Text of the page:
Russia’s New Migration Law

If you’ve ever been to Russia, and you stay with friends or in a private residence, you know what a pain in the ass it is to register. The process required getting a letter from the person who owns the apartment, take it to OVIR, and wait in line. If an inviting organization does the procedure for you it can take up to 10 days to get your passport back. When I was in Moscow in October, it took two weeks to get my passport back. Granted, I was registering illegally since the owners of the apartment I stayed in didn’t want anything to do with the registration process. My registration was done the very Russian way—a friend of a friend of a friend who knew some babushka who worked in OVIR. She probably had 50 people registered at her apartment and making a good profit in doing it. Thank god for blat. Thankfully, I didn’t get stopped and had to pay no fines. These days, white skin goes a long way in Russia.

On January 15, 2007 new laws on registration went into effect with the intent of simplifying this process. Full text of the law can be found here. The law mostly addresses issues of monitoring immigrant labor, which according to Daniel Sershen of the Moscow Times are “overdue.” The law expands quotas for immigrant labor and levies fines up to $30,000 to business who don’t keep track of their foreign employees. Unfortunately, the law is not without its racist elements.

Xenophobia and political considerations have determined some aspects of the new policy, and the results will hurt both Russia and the countries from which most of the migrant workers come.

The market ban is part of a trend of growing intolerance; a populist move intended to placate elements in society that would rather have immigrants out of sight and mind. Moreover, if fully enforced, it would lead to higher prices in many markets, as employers switch from migrants to more costly domestic labor. Even now, markets have curtailed activities and even closed in some cities, the public relations manager for the Tsentraziya migrant support group, Nurbek Atambayev, said last week.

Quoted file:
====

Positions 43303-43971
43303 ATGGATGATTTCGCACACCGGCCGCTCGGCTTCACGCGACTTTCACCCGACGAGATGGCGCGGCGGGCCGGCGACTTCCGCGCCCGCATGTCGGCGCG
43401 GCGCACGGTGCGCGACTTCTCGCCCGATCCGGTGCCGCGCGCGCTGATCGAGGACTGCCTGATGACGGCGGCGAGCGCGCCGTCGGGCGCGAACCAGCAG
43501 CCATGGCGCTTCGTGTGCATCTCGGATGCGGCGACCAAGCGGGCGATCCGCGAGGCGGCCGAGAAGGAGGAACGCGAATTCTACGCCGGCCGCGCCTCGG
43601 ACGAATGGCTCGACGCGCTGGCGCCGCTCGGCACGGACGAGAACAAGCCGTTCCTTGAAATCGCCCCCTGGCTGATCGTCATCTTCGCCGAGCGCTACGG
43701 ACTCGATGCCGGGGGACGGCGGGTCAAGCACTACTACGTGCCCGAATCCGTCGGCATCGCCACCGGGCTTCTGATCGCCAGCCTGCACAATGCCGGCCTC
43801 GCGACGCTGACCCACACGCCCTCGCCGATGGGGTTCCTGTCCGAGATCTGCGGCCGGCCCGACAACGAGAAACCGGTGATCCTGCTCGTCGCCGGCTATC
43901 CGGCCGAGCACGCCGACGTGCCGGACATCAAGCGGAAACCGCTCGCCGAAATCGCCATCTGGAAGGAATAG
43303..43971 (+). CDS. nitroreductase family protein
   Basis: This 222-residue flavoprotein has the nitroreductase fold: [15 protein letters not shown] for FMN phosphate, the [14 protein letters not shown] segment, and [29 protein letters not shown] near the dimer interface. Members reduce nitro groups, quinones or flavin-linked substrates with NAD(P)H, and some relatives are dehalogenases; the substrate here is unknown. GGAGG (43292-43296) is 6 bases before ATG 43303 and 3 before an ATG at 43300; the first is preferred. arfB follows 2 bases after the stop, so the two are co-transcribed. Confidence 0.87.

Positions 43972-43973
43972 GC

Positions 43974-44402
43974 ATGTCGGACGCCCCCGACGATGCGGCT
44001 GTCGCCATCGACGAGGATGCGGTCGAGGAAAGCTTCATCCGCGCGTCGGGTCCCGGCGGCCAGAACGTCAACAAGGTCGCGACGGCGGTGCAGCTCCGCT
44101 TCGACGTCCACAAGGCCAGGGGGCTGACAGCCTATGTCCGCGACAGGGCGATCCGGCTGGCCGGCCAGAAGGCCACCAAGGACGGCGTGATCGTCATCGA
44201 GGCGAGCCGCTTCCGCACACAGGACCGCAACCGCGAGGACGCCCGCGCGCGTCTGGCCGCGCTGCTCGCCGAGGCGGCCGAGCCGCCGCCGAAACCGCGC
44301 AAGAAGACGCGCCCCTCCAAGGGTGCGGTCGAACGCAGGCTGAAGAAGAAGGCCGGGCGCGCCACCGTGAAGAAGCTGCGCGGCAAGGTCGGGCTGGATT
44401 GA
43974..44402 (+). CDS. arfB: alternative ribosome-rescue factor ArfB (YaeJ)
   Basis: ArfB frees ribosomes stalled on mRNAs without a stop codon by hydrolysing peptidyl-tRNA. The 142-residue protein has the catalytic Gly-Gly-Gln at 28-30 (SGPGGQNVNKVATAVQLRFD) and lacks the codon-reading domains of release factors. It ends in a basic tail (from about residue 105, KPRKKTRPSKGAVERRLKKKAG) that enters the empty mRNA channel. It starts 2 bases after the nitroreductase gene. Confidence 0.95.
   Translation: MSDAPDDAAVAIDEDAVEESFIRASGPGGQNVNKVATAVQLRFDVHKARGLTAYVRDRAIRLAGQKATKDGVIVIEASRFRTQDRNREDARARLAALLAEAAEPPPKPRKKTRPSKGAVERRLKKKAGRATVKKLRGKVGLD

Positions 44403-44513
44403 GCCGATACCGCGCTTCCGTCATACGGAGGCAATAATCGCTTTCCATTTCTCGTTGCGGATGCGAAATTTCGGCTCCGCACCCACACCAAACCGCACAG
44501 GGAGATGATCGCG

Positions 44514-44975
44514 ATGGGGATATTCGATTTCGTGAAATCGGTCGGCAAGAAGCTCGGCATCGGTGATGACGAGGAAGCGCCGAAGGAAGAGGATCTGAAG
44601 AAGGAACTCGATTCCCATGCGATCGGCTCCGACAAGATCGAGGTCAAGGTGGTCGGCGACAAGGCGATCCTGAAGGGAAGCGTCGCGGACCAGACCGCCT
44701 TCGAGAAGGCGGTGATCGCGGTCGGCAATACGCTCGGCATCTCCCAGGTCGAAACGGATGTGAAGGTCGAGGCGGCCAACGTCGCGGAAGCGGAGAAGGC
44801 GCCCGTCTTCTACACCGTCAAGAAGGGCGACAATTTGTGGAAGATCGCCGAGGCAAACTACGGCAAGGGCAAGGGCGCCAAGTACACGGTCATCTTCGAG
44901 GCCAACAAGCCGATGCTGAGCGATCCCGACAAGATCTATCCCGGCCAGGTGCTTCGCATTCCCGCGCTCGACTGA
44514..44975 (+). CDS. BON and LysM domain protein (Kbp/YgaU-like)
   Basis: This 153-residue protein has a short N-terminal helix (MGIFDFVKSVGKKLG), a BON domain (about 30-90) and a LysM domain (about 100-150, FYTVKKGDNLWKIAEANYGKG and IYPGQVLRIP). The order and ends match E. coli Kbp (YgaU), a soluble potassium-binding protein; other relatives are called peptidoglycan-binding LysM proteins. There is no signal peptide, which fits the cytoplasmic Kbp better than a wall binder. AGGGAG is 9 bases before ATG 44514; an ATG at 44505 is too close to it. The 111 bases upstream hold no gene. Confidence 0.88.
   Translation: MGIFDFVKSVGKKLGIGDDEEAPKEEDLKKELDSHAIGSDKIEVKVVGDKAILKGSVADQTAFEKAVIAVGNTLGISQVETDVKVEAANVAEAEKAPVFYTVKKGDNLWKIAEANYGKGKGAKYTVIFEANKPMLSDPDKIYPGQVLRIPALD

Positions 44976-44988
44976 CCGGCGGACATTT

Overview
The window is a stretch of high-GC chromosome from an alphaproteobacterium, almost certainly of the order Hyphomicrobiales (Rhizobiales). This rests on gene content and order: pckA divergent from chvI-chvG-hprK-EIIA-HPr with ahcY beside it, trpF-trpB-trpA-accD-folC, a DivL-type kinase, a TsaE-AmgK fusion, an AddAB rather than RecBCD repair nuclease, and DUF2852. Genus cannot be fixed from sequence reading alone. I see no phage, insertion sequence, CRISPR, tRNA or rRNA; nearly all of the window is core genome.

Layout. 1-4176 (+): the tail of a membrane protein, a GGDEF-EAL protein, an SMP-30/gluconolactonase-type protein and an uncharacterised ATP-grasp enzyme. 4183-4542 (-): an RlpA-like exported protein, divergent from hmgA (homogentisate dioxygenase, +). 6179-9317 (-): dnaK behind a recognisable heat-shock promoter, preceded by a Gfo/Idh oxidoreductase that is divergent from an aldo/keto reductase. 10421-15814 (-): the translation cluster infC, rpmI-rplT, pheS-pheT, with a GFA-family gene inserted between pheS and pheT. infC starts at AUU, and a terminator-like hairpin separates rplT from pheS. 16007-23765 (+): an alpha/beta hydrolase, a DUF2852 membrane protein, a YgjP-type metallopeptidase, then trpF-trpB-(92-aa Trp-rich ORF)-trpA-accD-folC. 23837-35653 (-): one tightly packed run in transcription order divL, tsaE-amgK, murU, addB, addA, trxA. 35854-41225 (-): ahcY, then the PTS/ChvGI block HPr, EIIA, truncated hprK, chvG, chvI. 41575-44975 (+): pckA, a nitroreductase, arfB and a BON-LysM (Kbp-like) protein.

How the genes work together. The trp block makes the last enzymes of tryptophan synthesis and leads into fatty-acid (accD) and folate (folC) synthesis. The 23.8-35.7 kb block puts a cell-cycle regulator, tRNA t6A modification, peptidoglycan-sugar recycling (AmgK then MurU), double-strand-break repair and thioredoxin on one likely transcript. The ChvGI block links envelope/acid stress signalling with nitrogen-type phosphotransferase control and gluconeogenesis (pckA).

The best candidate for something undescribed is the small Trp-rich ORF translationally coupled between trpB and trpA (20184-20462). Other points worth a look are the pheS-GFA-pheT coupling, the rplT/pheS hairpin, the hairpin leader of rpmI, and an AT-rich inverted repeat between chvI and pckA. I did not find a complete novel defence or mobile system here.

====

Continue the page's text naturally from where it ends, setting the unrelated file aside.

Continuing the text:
Moreover, the law impacts tourists and those who travel to Russia on business. As the Moscow News explains,

The new law is essentially different from the old in that foreigners have to formally notify migration authorities, instead of waiting for permission to get registered. In practice this means that within three days of arrival, the host of the foreigner – the owner of the apartment, or the head of a company that invited him – fills out a form stating the guest’s identity, purpose of stay, occupation, passport information, his home address, and his migration card (which the foreigner obtains separately upon entering the country). By law, the host then takes this form, together with a receipt for a government fee, to the nearest local Federal Migration Service office (traditionally known as OVIR). An official keeps the top part of the form, and the visiting foreigner is left with the bottom half. That’s his proof that he’s notified the authorities.

Like most changes in Russian law, those who have to actually enforce them are left confused. It seems that local officials are unsure about the law and are unwilling to sway from standard procedure. As one anonymous source told the Moscow News, “So far, [all these new procedures] are not envisaged by anything. We’re waiting for an official enactment from the government. It was supposed to go into effect on Jan. 15, but so far it doesn’t exactly exist.” Or as Alexei Filipenkov, deputy chairman of Association of European Businesses’ visa task force complained to the St. Petersburg Times, “Nobody knows what is going on. I ask one migration official what to do, and he tells me one thing. On the same day I go to another official, and they tell me something completely different. Nobody knows what is going on because the rules are constantly being changed.”

Does anyone know how all this is supposed to work?